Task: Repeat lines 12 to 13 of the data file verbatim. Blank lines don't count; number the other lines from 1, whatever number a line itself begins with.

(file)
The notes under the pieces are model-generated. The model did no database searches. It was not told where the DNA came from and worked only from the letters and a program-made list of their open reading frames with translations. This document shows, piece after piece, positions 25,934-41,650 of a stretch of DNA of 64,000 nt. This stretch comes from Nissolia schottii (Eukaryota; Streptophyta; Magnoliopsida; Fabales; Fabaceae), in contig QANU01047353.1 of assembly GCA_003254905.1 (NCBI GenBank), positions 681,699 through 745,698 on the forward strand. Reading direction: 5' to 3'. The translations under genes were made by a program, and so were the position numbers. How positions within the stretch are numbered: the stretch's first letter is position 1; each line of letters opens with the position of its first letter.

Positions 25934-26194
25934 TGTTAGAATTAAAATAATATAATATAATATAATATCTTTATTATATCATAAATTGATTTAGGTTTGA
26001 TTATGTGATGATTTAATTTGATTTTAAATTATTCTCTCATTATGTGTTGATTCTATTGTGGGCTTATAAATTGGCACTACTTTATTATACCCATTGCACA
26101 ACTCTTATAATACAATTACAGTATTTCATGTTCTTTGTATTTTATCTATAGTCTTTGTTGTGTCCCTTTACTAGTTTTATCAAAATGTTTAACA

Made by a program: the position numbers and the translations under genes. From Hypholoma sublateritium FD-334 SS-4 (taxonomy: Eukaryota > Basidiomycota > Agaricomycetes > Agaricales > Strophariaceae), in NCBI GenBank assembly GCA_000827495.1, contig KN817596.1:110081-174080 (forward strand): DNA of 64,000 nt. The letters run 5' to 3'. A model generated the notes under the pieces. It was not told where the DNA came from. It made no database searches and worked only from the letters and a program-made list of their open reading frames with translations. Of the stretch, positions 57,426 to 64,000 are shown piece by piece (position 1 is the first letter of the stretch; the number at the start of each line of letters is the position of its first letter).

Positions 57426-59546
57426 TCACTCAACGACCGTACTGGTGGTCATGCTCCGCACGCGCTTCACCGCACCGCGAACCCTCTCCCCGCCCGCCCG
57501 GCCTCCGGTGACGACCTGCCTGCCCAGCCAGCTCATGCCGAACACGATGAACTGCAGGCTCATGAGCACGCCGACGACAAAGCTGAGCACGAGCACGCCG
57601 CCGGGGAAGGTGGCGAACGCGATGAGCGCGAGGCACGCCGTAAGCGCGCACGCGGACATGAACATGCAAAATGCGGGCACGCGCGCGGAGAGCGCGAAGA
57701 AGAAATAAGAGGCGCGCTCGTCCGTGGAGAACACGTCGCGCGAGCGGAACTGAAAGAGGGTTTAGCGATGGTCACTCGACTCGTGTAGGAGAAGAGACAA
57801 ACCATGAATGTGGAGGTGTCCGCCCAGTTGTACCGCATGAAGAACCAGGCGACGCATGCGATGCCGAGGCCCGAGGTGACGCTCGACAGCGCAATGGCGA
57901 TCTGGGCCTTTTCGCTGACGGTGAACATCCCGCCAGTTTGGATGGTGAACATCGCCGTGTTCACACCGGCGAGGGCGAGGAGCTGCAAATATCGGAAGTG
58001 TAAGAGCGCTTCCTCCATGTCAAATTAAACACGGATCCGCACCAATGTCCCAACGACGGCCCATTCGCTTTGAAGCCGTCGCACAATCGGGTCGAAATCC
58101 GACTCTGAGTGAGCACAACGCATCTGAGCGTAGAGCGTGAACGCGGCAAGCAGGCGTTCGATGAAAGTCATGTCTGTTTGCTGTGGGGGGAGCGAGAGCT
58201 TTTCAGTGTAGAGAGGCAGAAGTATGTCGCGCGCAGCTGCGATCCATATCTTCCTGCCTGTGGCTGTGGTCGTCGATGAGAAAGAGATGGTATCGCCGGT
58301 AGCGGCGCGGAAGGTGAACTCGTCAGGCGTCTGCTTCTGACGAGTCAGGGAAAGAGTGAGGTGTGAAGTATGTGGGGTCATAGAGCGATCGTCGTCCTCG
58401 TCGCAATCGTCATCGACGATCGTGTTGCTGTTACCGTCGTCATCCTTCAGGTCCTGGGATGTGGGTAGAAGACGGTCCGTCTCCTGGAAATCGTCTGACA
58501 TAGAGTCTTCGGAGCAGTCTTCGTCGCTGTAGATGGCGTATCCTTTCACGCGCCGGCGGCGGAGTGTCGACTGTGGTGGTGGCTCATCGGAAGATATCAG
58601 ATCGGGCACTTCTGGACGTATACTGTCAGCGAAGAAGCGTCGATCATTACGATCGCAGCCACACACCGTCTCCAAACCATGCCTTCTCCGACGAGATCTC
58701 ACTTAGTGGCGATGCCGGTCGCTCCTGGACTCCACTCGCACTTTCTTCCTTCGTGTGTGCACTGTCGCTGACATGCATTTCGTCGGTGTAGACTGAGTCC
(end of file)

57801 ACCATGAATGTGGAGGTGTCCGCCCAGTTGTACCGCATGAAGAACCAGGCGACGCATGCGATGCCGAGGCCCGAGGTGACGCTCGACAGCGCAATGGCGA
57901 TCTGGGCCTTTTCGCTGACGGTGAACATCCCGCCAGTTTGGATGGTGAACATCGCCGTGTTCACACCGGCGAGGGCGAGGAGCTGCAAATATCGGAAGTG